According to the European Commission against Racism and Intolerance (ECRI), hate speech or intolerant should be understood as defending, promoting or inciting defamation, hatred or insult of an individual or a group of people. The Ministers’ Committee of the Council of Europe adds that hate speech consists of any form of expression that propagates, incites, promotes or justifies racist hatred, xenophobia, anti-Semitism or other forms of hatred based on intolerance, including aggressive nationalism and ethnocentrism, discrimination and hostility against minorities, immigrants and people of foreign origin. The term can be used to describe particularly abusive, even threatening behavior, as well as comments that are usually offensive.
Hate speech preserves this complicated relationship along with freedom of expression of speech and the idea of rights, as well as the concepts of dignity, freedom and equality. For this reason, its definition is often a challenge.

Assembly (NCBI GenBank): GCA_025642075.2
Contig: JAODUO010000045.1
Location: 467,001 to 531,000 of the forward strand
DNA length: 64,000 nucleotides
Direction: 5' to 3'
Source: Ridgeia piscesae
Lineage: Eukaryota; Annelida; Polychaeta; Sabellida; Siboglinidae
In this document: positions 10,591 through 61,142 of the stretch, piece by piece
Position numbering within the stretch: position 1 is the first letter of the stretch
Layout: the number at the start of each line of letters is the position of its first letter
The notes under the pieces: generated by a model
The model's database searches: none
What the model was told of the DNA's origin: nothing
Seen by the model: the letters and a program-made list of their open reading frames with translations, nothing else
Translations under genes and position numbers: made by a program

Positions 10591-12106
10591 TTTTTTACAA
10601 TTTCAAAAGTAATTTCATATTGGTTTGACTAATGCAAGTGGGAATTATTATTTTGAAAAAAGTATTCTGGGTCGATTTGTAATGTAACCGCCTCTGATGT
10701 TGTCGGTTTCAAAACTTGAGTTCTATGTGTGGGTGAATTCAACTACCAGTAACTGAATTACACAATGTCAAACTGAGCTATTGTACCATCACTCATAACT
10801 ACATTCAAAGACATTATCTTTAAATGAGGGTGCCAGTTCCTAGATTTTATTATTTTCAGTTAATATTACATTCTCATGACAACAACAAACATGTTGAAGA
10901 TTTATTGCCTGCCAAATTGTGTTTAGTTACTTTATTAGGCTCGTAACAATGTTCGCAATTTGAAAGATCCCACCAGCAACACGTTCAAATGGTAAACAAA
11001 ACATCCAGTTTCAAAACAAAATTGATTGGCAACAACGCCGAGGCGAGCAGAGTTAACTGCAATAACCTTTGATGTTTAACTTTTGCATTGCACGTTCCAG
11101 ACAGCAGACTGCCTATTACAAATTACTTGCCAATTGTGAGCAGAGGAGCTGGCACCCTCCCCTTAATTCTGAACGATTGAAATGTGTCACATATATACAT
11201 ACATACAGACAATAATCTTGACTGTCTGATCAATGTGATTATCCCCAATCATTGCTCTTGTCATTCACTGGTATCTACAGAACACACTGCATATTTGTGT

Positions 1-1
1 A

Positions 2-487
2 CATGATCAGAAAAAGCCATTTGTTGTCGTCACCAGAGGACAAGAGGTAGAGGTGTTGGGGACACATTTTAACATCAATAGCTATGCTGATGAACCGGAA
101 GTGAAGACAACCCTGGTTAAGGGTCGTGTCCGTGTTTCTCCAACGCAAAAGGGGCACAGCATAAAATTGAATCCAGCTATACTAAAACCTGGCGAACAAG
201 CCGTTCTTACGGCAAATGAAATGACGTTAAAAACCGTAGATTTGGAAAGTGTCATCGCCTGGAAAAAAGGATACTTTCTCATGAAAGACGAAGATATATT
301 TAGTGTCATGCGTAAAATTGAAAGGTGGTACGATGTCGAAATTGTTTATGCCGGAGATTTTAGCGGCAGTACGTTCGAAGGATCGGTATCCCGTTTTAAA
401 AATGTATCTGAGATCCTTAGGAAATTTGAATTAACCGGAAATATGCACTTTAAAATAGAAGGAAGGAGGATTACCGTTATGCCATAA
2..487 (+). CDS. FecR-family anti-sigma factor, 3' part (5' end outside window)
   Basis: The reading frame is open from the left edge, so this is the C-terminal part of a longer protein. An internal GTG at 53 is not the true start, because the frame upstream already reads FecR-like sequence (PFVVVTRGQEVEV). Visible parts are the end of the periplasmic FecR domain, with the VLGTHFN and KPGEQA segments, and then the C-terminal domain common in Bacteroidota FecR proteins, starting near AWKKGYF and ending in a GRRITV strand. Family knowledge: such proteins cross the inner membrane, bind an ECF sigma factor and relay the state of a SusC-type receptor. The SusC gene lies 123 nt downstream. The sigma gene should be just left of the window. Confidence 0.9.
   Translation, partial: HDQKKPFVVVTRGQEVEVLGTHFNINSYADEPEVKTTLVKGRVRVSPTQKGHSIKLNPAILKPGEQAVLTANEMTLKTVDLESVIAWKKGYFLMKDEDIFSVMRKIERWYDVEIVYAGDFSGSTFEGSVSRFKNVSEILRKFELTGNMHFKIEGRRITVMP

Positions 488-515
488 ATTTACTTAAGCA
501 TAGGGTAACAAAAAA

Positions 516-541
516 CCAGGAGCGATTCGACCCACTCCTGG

Going back to 1969 we can see one of the most principal times that people had troubles interpreting hate speech and confirming whether it’s dangerous or not. That was during the Brandenburg versus Ohio trial in 1969, when the US Supreme Court had to take a landmark decision. This case is about Clarence Brandenburg, a member of Ku Klux Clan, giving a speech full of anti-Semitic and anti-black statements, like “This is what we are going to do to the niggers,” “Save America,” “Bury the niggers,” “Freedom for the whites”, who got arrested and was charged for promoting violence. However, Brandenburg’s case got kind of huge and reached the Supreme Court of US, giving a hard time to the judges to decide whether his speech was dangerous or not. It, surely, was inappropriate. But was it really dangerous? After Brandenburg’s trial, First Amendment protects speech and the freedom of expression, unless it encourages immediate violence or other unlawful action [if you are interested in watching what happened with the Brandenburg versus Ohio case in 1969 in a brief way, click on the following link https://www.youtube.com/watch?v=bRil228SIAU].